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Skin Microbiome

The skin is the body’s largest organ and it is teeming with trillions of microorganisms, such as bacteria, viruses and fungi, all invisible to the naked eye.

Tagged: Beauty & Skin Care

Skin Microbiome

The skin is the body’s largest organ and it is teeming with trillions of microorganisms, such as bacteria, viruses and fungi, all invisible to the naked eye.

Although this may sound rather unappealing, this ‘skin flora’ is in fact vital to keeping our skin and bodies healthy. 

There are 1,000 different bacterial species and up to 80 different fungi species living within the various layers of skin and all play their part in keeping us in good overall health.

The skin microbiome fights infection, heals wounds and helps our natural immune system to function. Some microbes ward off infection by acting as a natural antibiotic while others alert the immune system to the presence of harmful viruses or bacteria. The skin microbiome can even send signals to activate or de-activate your immune system, enabling your body to heal and control harmful inflammation. It protects against harmful pathogens and keeps the skin acidic, which also keeps germs at bay.

The makeup of the skin microbiome on your body varies according to location, for example, some of these microorganisms may favour dry or oily parts of the body. Other body parts may have a more diverse collection of microorganisms. For example there are multiple different types of fungi that can be found between the toes compared to the palms of the hands. However the palms harbour a higher number of different types of bacteria. Studies show that the most diverse range of microorganisms is found on the forearms, with the fewest located behind the ears.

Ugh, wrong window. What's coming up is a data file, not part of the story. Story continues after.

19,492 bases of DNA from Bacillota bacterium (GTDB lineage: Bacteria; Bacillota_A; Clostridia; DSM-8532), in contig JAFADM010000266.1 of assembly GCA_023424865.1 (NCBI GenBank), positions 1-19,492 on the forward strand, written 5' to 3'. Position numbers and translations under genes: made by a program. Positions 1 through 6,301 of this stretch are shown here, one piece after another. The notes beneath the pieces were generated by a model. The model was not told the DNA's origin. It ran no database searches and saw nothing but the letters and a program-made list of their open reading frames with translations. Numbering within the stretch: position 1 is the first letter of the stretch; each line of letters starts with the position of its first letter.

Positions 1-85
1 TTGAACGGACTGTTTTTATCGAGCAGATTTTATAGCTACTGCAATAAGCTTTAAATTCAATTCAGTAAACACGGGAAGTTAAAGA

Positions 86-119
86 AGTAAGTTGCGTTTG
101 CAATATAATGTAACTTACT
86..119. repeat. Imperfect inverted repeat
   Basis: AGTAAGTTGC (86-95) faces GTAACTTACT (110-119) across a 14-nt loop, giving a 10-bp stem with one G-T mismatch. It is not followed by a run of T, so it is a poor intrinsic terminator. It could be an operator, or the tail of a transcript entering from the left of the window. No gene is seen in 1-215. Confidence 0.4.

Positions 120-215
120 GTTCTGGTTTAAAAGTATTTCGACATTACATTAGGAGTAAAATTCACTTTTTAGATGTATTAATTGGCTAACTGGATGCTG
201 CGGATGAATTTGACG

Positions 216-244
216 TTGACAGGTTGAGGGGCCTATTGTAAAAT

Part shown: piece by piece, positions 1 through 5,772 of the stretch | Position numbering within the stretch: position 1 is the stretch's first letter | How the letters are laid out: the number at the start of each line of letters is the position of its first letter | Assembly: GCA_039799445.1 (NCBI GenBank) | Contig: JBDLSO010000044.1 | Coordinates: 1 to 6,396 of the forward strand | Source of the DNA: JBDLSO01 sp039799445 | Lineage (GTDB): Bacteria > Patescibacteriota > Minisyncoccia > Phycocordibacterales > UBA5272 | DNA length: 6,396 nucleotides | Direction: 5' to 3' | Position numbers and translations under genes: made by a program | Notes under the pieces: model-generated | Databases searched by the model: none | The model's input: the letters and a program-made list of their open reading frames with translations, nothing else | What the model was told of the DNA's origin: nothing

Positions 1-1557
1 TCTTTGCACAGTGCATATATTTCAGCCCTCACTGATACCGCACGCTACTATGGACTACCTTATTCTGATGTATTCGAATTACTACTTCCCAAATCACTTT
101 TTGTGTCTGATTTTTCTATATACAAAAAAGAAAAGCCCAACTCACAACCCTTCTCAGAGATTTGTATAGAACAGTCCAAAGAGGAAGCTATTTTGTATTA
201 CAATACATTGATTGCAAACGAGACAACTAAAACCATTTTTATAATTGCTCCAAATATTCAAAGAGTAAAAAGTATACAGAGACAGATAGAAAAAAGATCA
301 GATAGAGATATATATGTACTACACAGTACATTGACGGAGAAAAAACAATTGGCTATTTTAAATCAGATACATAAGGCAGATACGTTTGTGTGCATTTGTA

Although the body’s core microbiota stablises from around the age of three-years-old, there are certain things that can change or disrupt the balance of your skin microbiome. For example, the arrival of puberty triggers the production of sebum, a natural oil found on the skin. Certain bacteria found in the skin microbiome are drawn to this oil, which results in the appearance of teenage acne. The skin microbiome is strong, yet delicate, so it is easy to upset the balance.

Environmental and lifestyle factors can also have an impact on the balance of the skin microbiome. These may include diet, smoking, a sedentary lifestyle, sun exposure and air pollution.

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An imbalance of the skin microbiome may also occur for no obvious reason, and this is known as dysbiosis. Extensive research has linked dysbiosis to atopic dermatitis, also known as eczema, and there is also evidence to suggest dysbiosis may be linked to psoriasis, acne and vitiligo. Research is also being carried out on a number of other conditions, including albinism, dandruff, toenail infections, warts and verrucas, to find out how they are affected by skin microbiome imbalance.